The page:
Happy July 4th, American and British friends. I trust y’all’ll be dressing up like New Zealand-rugby-supporting-goths to mourn this day of infamy.
Because, you know, don’t we all need each other? I was reading a post by fellow blogger, Amanda Palmer, the other day. Having seen a Dresden Dolls video on whatever MTV call 120 Minutes these days so they don’t have to play two hours of music (it’s Subterranean, grandad), and not been grabbed — I’m a very busy man — I don’t know much about Ms. Palmer’s work. I mean, I’m aware of the furores (it may be 4/7/13, but there will be no pandering today) surrounding her Kickstarter album funding, and also her crowd-sourcing of musicians, but I don’t know her art. But I do know that
I love you she’s married to writer and twitter royalty, Neil Gaiman. So, it wasn’t a surprise when a link to her review of Gaiman’s Ocean At The End Of The Lane (and her marriage) showed up in my feed. Thankfully, it doesn’t say too much about the details of the book. All I’ve heard is that it’s particularly good, and that it will be Radio 4’s Book At Bedtime beginning on Monday. I’m avoiding spoilers.
What the post does suggest, though, is that:
we are the ingredients of our own art…, but the amount of distance from the “reality of our experience” to the “art we create” spans a scale of one to ten on the blender of art-making.
Whereby Woody Guthrie has his art blender on a 1, the Cocteau Twins blend at 9, and William S. Burroughs or Jackson Pollock are each a 10.
The stuff on this nakedly confessional, self-therapizing blog is, of course, unblended. Like pear cider that’s made from 100% pear.
Ironically, I suspect that the unstudied reality of this blog hides some of the messages held within. Like inverted poetry. So, if you’re sitting comfortably, let me turn my blender down to 1 and proceed….
Last night, my dad and I chatted about how I was feeling these days, both physically and mentally. After briefly summarizing my current physical condition, I told him about my emotional lability, and how hard the early days after my release from hospital were. I was glad to be able to share some of my experience with him. For myself, and for him too, I think. As a parent, one of my ambitions for my kid is that she be able to talk freely with me about her thoughts and feelings.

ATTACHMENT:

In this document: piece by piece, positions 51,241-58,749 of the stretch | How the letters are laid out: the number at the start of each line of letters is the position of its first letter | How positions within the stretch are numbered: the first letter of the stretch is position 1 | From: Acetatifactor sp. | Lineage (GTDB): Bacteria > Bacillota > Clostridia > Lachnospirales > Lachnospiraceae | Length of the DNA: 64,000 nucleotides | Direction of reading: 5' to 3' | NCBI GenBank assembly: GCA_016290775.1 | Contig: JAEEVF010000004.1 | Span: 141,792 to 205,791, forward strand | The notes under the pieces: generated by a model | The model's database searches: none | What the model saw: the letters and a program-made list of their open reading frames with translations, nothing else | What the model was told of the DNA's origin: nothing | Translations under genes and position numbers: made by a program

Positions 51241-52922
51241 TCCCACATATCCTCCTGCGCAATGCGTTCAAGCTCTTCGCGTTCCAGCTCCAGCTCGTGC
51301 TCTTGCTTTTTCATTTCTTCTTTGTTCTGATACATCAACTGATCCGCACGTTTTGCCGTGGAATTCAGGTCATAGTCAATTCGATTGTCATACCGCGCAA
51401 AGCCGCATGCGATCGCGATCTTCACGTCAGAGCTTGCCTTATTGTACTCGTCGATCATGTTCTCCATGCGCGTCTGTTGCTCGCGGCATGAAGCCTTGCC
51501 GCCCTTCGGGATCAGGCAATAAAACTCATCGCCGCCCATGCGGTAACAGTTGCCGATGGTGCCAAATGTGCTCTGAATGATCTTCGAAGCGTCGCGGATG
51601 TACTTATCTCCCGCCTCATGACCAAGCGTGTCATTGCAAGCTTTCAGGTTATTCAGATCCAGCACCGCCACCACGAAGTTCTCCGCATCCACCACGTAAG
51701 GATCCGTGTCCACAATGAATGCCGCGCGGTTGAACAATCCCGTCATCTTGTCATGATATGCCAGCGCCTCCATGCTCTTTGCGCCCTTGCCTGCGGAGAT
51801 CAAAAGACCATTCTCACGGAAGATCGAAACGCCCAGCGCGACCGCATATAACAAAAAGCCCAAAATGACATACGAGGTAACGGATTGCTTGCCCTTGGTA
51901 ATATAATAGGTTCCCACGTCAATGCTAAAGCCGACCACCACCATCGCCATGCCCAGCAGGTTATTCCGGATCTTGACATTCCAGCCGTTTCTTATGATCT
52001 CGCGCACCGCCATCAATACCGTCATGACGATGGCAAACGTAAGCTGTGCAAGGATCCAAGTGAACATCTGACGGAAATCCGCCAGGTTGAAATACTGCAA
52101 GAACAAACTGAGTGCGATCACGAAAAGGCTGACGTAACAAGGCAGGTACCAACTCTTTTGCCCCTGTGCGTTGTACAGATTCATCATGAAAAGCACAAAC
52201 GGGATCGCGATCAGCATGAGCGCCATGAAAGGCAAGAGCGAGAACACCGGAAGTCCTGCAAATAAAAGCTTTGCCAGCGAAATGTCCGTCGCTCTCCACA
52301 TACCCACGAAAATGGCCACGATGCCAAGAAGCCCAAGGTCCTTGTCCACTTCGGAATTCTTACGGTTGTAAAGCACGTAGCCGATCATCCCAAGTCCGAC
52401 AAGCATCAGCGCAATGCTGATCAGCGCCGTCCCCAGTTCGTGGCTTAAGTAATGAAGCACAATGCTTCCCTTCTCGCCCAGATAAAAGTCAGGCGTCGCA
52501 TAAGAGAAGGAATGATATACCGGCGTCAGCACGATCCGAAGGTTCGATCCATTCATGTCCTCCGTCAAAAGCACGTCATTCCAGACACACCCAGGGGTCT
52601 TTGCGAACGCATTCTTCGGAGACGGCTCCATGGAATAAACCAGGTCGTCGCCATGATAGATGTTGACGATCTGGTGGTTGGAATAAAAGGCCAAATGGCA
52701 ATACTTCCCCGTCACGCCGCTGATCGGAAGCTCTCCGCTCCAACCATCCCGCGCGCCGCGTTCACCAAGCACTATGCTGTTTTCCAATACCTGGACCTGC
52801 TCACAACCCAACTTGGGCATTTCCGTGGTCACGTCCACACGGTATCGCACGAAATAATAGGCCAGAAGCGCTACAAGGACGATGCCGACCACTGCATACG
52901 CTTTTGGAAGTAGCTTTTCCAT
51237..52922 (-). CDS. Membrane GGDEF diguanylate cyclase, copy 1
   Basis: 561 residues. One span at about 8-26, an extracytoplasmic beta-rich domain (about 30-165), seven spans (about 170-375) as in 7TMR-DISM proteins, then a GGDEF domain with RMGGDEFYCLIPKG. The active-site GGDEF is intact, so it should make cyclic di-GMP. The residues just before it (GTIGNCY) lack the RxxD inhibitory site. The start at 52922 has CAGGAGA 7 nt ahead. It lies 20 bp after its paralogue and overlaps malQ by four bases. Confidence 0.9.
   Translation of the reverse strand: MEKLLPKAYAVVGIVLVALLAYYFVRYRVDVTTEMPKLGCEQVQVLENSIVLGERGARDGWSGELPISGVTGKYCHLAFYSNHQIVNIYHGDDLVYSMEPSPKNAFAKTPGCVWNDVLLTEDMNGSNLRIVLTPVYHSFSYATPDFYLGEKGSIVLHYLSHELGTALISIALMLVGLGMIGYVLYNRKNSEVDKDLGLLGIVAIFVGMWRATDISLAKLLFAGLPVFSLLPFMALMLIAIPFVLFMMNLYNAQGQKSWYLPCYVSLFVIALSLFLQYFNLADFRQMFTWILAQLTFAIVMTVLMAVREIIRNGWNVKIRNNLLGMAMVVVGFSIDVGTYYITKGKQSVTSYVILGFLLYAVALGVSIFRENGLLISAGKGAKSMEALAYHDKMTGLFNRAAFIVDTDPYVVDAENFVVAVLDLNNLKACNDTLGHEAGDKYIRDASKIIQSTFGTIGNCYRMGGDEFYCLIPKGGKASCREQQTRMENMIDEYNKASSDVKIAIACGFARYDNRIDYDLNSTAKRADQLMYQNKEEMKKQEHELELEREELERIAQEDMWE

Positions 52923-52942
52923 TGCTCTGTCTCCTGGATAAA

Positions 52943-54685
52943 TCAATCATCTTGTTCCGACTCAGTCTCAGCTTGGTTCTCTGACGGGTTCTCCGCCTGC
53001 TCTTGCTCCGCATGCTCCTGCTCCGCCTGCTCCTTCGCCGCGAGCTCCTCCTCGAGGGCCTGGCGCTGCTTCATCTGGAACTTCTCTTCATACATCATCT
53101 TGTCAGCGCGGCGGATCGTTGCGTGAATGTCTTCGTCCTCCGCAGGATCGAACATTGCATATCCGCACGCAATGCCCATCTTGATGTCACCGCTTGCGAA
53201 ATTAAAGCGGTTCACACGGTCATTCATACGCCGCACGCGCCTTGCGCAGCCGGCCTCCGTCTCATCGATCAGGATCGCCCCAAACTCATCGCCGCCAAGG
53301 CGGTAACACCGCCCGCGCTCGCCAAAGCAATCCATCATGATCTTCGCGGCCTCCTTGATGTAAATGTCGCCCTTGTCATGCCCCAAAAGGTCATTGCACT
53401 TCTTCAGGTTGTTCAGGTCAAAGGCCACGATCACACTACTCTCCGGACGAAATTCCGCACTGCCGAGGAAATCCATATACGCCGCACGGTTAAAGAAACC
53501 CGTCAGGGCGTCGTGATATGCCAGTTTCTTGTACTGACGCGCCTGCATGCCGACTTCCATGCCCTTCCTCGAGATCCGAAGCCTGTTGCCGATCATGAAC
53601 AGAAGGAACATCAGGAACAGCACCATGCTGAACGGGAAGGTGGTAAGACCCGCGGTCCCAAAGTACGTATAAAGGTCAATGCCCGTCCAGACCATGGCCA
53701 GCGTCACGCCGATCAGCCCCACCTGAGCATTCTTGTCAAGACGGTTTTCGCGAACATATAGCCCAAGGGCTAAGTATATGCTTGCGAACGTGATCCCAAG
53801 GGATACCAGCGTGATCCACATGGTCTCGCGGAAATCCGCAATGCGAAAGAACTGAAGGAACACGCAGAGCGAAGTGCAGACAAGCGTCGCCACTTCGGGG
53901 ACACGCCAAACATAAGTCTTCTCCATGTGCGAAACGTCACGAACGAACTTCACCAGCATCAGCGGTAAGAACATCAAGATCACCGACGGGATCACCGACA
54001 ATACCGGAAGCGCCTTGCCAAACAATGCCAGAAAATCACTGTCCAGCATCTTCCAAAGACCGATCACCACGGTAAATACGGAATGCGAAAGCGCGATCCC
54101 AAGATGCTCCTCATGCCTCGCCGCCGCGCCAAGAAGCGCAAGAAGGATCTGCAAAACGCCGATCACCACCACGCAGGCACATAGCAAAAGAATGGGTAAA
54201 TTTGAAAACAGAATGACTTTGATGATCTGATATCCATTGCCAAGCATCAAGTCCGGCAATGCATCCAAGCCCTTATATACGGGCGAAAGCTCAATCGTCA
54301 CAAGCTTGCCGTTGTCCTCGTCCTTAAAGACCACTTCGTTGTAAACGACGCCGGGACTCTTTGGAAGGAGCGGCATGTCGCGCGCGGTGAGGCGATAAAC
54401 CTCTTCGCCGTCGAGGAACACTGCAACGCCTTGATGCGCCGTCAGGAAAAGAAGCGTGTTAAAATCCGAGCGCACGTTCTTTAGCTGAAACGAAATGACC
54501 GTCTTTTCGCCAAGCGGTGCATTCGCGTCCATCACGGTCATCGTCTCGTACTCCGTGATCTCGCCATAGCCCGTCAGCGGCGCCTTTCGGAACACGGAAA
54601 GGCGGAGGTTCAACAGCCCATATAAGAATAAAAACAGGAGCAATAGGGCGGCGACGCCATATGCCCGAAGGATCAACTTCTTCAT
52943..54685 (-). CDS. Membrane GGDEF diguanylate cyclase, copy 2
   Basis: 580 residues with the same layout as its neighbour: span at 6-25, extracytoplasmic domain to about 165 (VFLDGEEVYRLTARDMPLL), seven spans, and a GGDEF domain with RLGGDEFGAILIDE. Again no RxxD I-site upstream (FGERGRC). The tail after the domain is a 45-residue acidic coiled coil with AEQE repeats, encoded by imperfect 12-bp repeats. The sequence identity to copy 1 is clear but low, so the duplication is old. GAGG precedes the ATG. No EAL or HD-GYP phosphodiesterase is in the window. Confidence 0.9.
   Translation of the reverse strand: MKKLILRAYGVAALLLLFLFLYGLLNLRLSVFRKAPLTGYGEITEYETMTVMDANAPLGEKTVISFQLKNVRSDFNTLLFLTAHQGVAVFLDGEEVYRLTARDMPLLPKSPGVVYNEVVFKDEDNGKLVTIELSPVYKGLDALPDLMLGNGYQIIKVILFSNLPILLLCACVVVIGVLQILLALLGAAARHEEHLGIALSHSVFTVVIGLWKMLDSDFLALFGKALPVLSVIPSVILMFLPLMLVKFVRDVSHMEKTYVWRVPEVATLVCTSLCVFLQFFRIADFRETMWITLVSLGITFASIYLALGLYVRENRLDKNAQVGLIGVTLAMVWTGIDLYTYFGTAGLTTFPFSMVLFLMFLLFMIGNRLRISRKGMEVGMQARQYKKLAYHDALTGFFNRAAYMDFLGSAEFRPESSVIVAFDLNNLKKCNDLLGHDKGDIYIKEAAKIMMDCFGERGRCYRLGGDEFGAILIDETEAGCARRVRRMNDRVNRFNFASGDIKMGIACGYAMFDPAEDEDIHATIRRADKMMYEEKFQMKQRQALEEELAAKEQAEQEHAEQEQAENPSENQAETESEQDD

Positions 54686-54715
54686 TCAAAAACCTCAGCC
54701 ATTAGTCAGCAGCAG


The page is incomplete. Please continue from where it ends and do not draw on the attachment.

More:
We were chatting while watching the second episode of a new show on BBC3, Don’t Call Me Crazy. The three episodes of Don’t Call Me Crazy follow various teenagers held in one of the largest teenage mental health inpatient units in the UK for a year. The show is part of the A Mad World season of films on BBC Three “looking at a range of mental health issues affecting young people in Britain today, from schizophrenia, OCD, eating disorders and self-harming to dealing with family members affected by mental illness.” There’s a page on the BBC website that provides links to mental health organizations that can educate and help with various mental issues: http://www.bbc.co.uk/programmes/p01b86w5/features/info-and-support
I decided to watch Don’t Call Me Crazy for a couple of reasons. First, the trail was good. Second, I saw said trail after returning from a trip to the GP (or primary care physician. There, just a little pandering. Happy Fourth!). In the waiting room, I picked up a leaflet that made me want to be made aware about most anything that has an awareness campaign. It began: “In Scotland… 1 in 6 of us will have a stroke.” The figures are similar in the US.
So, a personal plea: please, wherever you live, go here and pledge your support to the Agenda for Action for Stroke in Scotland. It doesn’t matter where you live, and there’s no cost: The Stroke Association in Scotland simply aims to collect at least 13,000 signatures, and present them to the Scottish Parliament.
More awareness: death cafés. This Guardian article may include the unsupported and irresponsible sentence “My own religious perspective on death and dying is that secular atheism is proving to be a very expensive and a terrible burden on the NHS,” but, hey, it’s all about awareness, right?
Edinburgh is about to host its first death cafes, as part of the Just Festival. The venue is Punjab’n De Rasoi, and the dates are August 10 and August 17, at 3pm. Here’s the spiel from the festival program:
At Death Cafés people come together in a relaxed and safe setting to discuss death, drink tea and eat delicious cake. A light hearted natter taking the darkness out of death, whether you believe in an afterlife or not. Punjab’n De Rasoi will provide traditional refreshments served at a Sikh funeral.
There are death cafes in New York, too. So why not update your HowAboutWe profile and pop along to one? As anyone who’s seen Wedding Crashers will attest, it’s bound to get you a lumber.
But that’s enough death and darkness. Get out there and have some Fourth of July fun!
There’s a fine line between fireworks and weapons.
— Mike Birbiglia (@birbigs) July 3, 2013